Crop rotation & sophisticated soil testing techniques boost Australian farmers Income

 

The wheat on Colin Weise’s 513-hectare property near the town of Lockhart in Australia’s south-east is ripening to a biscuit brown.

"It’s the wonder crop. If they were weeds, they’d be dead," he said approvingly.

The crop has received hardly any rain this year and in October it should be tall, heavy and dark green rather than knee-high, feathery and fawn.

In the midst of the worst drought on record, grain growers like Weise are glad to get any sort of harvest at all. It’s been dry since 2002 and what constitutes a good crop has changed in definition.

One in six of the nation’s 130,000 farmers is receiving government support. It’s called Exceptional Circumstances drought relief and it’s costing the taxpayer 2 million Australian dollars (1.4 million US dollars) a week.

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A likely change is that farmers will be lent money, rather than given grants, and be obliged to repay the money when they get good harvests. There would be grants, but these would be for initiatives to drought-proof farms like lining irrigation ditches to conserve water.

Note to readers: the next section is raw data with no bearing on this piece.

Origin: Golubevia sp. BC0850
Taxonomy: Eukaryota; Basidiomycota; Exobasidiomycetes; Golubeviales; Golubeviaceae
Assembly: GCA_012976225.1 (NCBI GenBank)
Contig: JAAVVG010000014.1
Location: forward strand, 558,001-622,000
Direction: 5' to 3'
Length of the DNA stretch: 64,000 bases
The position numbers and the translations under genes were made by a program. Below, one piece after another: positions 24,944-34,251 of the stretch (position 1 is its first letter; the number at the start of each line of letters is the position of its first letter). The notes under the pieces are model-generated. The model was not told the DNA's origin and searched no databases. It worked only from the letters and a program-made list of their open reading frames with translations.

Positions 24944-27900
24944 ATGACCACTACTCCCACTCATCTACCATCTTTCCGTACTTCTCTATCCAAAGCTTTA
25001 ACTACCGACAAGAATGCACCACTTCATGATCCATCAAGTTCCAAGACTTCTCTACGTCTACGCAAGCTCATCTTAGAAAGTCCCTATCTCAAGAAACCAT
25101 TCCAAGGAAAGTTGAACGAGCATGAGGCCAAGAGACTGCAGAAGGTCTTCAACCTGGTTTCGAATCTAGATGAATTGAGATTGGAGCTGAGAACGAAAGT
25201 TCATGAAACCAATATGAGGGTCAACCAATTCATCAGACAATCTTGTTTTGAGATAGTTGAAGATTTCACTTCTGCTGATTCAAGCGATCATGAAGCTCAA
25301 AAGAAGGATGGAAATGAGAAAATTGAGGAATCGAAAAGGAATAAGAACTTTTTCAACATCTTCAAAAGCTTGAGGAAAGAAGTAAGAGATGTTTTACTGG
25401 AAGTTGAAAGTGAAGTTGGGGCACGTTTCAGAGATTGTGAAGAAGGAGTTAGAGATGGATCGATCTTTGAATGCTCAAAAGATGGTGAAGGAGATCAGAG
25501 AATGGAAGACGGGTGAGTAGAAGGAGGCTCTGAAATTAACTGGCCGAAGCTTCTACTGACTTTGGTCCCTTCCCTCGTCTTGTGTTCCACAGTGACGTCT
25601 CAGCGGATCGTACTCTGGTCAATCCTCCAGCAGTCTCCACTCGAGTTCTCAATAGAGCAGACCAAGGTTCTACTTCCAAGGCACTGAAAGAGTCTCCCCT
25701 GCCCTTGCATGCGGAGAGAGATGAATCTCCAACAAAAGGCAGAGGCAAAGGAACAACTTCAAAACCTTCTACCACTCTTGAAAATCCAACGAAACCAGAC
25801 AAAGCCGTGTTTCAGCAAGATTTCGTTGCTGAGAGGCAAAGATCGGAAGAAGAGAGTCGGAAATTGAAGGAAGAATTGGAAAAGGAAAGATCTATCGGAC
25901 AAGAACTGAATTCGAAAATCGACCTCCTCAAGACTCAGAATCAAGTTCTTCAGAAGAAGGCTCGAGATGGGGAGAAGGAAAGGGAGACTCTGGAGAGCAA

James Stacey, an Adelaide dairy farmer, says sentimentality has no place in the disbursement of public funds. He would welcome funding being tied to progress in achieving sustainability.

"I just think with some farmers the writing is on the wall and they should get the message," Stacey said. "At the end of the day, we are just another small business."

Weise marvels at how advances in technology have been reflected in better yields even in bad years.

The soil isn’t ploughed any more; seeds are drilled into the ground in rows made straight by tractor-mounted global positioning systems. After harvests, fields are not given over to weeds in order to preserve soil moisture until the planting season. Crop rotation, once a chancy business, is now determined by sophisticated soil testing techniques.

Within 10 years Australian farmers could be planting the world’s first transgenic wheat seeds – drought-resistant strains that could raise yields by 20 per cent.

"To see genetic innovation in a major crop like wheat for drought is very exciting," said German Spangenberg, a biotechnologist at Melbourne’s La Trobe University, who is leading the research.

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